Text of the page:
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The Current Role of Stem Cell Therapy and iPS Cells

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Early Osteoarthritis

Abstract

The use of mesenchymal stem cells (MSCs) for the treatment of osteoarthritis has been explored extensively over the last two decades, and newer techniques, as well as evaluation of newer cell sources, have been further studied. Cartilage degeneration has been a major obstacle to overcome in orthopaedic surgery, and stem cell therapy has shown reasonable potential in providing an effective solution to this problem. Newer sources of MSCs have been identified with improved cellular properties and, therefore, the possibility for better quality regenerate outcomes. The addition and processing of these cells with scaffolds and other delivery methods have also shown benefits. Furthermore, the discovery of the induced pluripotent cell has opened a more limitless avenue for stem cell treatments, and they overcome various ethical issues faced in the past with embryonal cells; however, the clinical applicability of induced pluripotent cells remains to be determined. In this chapter, we discuss the current stem cell therapies available along with their clinical applications and limitations, with a focus on cartilage repair and regeneration.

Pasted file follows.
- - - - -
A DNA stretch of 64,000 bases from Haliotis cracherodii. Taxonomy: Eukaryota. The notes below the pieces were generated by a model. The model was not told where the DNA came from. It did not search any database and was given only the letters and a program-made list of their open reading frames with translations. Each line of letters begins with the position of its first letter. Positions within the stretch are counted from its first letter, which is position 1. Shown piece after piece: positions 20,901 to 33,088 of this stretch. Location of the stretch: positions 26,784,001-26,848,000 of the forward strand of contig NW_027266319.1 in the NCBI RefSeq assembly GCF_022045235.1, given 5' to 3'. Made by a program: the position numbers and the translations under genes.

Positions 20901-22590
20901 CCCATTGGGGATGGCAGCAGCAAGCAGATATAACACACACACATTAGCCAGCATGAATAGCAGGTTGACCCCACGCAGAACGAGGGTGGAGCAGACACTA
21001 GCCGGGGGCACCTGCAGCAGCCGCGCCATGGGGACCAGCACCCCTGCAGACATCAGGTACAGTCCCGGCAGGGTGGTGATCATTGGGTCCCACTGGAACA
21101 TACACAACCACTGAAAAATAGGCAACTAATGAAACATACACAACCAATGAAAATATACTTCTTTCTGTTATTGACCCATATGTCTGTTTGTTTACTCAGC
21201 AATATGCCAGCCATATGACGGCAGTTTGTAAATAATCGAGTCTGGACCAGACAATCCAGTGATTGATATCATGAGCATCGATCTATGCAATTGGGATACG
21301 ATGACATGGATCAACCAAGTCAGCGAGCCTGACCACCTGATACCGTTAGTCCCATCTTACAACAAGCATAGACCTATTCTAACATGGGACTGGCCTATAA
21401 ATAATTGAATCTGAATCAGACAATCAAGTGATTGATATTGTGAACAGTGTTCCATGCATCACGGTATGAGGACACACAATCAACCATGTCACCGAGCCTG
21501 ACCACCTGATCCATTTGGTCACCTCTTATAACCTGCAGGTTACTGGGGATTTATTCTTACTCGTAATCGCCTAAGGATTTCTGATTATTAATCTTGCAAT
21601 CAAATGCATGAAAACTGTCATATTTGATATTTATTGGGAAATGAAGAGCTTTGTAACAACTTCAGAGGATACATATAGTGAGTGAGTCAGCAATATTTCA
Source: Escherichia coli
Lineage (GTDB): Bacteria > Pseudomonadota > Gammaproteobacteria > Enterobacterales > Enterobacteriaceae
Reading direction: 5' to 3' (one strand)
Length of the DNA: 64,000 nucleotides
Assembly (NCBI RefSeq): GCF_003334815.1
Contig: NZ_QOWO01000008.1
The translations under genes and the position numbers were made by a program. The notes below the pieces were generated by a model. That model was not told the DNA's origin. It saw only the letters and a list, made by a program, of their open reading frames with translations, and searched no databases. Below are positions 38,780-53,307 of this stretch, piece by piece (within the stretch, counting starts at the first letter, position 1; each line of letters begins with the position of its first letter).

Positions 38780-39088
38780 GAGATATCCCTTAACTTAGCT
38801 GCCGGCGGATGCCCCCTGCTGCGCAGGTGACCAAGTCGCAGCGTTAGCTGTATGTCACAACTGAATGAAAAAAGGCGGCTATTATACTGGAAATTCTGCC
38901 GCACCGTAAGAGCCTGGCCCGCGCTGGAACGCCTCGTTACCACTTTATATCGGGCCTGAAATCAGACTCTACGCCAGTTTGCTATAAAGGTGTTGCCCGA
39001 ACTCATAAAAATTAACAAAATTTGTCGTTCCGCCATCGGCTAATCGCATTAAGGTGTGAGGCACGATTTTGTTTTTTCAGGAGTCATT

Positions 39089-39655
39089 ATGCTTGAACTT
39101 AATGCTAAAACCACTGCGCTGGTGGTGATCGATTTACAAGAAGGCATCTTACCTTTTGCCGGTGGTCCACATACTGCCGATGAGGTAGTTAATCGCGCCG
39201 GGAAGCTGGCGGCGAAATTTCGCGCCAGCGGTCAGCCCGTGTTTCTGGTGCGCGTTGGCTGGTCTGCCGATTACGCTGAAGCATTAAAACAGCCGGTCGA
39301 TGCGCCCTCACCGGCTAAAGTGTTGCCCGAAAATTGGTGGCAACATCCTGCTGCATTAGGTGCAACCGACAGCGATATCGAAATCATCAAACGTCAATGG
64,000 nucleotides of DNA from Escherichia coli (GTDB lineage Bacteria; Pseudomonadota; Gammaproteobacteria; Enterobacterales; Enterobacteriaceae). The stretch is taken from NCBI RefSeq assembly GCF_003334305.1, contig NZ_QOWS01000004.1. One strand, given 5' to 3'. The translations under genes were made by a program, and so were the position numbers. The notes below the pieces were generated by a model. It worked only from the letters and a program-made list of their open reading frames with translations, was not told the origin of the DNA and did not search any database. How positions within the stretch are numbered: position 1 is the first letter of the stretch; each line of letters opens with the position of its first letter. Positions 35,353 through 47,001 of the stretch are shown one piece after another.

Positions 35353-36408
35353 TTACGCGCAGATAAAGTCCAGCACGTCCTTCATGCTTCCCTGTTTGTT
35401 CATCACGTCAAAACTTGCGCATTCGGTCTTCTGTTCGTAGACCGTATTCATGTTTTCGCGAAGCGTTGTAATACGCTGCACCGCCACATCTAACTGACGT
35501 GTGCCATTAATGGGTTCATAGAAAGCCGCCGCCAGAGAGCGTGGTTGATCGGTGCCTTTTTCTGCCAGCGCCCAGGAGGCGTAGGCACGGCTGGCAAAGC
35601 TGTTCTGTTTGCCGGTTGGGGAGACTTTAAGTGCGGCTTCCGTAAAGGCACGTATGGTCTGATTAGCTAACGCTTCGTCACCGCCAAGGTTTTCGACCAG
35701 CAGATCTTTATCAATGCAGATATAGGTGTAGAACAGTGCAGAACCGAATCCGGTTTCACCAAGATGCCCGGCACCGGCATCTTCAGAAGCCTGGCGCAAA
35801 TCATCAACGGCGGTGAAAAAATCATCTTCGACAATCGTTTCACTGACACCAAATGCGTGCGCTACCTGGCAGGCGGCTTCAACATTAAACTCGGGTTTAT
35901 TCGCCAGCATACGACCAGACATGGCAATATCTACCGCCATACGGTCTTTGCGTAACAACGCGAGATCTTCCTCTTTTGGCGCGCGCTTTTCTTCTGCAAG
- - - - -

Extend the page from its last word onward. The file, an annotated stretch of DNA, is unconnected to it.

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Jacob, G., Shimomura, K., Hart, D.A., Nakamura, N. (2022). The Current Role of Stem Cell Therapy and iPS Cells. In: Lattermann, C., Madry, H., Nakamura, N., Kon, E. (eds) Early Osteoarthritis. Springer, Cham. https://doi.org/10.1007/978-3-030-79485-9_15

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